The Consumer Financial Protection Bureau (CFPB), created when Congress enacted the Dodd-Frank financial regulations in 2010, is an agency that does the opposite of what its name implies. Two federal lawmakers from Texas have recently introduced legislation to eliminate the agency, HousingWire reported yesterday. Referring to the CFPB as a "runaway agency," Sen. Ted Cruz (R-TX) and Rep. John Ratcliffe (R-TX) have introduced legislation in both houses of Congress to close the CFPB.
"Don't let the name fool you, the Consumer Financial Protection Bureau does little to protect consumer," Cruz said in a statement about the legislation to eliminate the CFPB. "The agency continues to grow in power and magnitude without any accountability to Congress and the people. The only way to stop this runaway agency is by eliminating it altogether."
Cruz and Ratcliffe say the legislation will free consumers and small businesses from the "regulatory blockages and financial activism" of the agency that prevents economic growth. Critics of the CFPB, as theInquisitr reported, believe the agency is out of control and attempted to shut down an entire financial industry – the small-dollar lenders that offer consumers such credit products as payday and title loans.
The agency has gotten out of control, critics state, and many, including Sen. Cruz and Rep. Ratcliffe, believe the only way to reign in the CFPB is to eliminate the agency. Many banks and other financial institutions are finding the increasing burden of compliance with CFPB regulations threatens the existence of their businesses.
"The unelected bureaucrats at the CFPB's helm are wholly unaccountable to the American people. Unlike most federal agencies, Congress does not oversee the CFPB through the annual appropriations process. The agency receives more than $600 million annually from the budget of the Federal Reserve System - monies that Congress does not control. This unique setup makes the CFPB one of the least accountable regulatory agencies in the federal government; a situation that invites regulatory excess and abuse," Sen. Cruz said in his statement about the CFPB.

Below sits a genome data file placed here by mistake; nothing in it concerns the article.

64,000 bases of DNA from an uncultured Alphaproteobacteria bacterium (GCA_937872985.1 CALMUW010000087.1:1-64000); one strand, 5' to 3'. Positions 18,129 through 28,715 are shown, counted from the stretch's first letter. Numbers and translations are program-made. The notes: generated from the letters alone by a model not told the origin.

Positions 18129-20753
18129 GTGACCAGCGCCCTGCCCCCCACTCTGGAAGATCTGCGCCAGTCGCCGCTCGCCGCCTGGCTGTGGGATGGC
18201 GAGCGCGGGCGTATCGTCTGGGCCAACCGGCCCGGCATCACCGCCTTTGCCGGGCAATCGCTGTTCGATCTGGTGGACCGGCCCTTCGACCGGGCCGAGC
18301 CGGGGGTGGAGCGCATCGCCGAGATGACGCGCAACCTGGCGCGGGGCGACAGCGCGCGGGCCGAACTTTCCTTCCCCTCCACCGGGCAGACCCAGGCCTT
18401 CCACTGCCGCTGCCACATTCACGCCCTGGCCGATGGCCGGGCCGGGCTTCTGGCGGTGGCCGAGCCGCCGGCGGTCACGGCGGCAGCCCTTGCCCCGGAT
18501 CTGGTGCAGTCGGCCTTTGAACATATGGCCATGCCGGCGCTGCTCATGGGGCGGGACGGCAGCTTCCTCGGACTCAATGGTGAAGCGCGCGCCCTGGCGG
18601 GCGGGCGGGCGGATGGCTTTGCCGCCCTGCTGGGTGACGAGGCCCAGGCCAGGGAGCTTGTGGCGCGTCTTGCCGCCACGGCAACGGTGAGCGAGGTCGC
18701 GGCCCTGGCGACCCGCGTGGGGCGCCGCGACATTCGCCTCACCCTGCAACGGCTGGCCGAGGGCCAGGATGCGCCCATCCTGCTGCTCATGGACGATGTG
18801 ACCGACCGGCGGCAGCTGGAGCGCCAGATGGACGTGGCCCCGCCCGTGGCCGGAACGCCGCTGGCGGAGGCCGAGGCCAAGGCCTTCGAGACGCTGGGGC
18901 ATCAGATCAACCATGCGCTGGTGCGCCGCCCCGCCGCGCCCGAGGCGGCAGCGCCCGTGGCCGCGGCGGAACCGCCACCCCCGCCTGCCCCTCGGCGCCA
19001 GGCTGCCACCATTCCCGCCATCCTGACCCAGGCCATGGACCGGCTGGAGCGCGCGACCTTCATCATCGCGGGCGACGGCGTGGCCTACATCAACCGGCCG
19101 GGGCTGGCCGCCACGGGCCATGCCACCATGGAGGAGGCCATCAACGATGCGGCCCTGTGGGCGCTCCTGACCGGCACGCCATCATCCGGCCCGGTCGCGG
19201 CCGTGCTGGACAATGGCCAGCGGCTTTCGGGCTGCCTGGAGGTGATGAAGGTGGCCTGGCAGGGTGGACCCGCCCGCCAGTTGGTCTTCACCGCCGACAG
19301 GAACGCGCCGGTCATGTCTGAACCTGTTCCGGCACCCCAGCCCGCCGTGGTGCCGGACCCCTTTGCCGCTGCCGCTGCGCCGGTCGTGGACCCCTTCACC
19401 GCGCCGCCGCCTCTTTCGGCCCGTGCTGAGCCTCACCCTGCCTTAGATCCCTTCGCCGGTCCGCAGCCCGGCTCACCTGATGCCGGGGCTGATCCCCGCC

The CFPB has also created a database of consumer complaints on financial institutions. Additionally, Judicial Watch asserts the CFPB is also adding to its databases information on millions of private bankruptcy records obtained from the U.S. Trustee. This action of the CFPB may threaten the independence of the bankruptcy officer, the Washington Examiner reports.
"The CFPB's regulatory zeal has stripped American consumers and businesses of their freedom of choice and has limited their access to capital - all in the name of a 'we know best' attitude from Washington," Ratcliffe said.
Fewer than 20 percent of Americans know the CFPB exists, the Hill reports.
It is unknown, in part, because as Brian Wise writes for the Hill, "Dodd-Frank created the CFPB outside the authority of Congress, so CFPB regulations can be promulgated without Congressional approval or oversight. It's a consolidation of power, unlike anything this country has seen. It has the ability to impact every American consumer and businesses far beyond the financial services industry including education, auto dealers, and even pothole repair in Tennessee."
A multitude of polling data shows the American people, while they wanted more regulations of the financial sector after the financial crisis of 2008 and 2009, now favor either the same of fewer regulations in many recent surveys. Public confidence in banks and other finaincial institutions has steadily increased since 2009.
There have been efforts by members of Congress to reform the CFPB, including a bill by Rep. Blake Luetkemeyer (R-MO) and Rep. Randy Neugebauer (R-TX) to reform the controversial government agency. The bill, in part, would have replaced the current structure of the CFPB that is largely unaccountable from Congressional budget and oversight authority with a bipartisan commission appointed by the president. CFPB has been called rogue, out of control, and a "Frankenstein Bureau."
An agency that has just turned four years old, the CFPB is already renovating its huge Washington D.C. headquarters at an estimated cost of $55 million to $95 million, the Washington Examiner reported in 2013.
"Moreover, the $95 million is nearly double the General Services Administration's $50 million annual budget for construction, acquisition and renovation for all federal buildings throughout the country," the Washington Examiner reported.
This renovation calculates to about $80,000 for each of the 1,200 employees of the CFPB.
[Photo of the CFPB headquarters from Photographer: Payton Chung/Flickr. Licensed under a Creative Commons Attribution 2.0 Generic license.]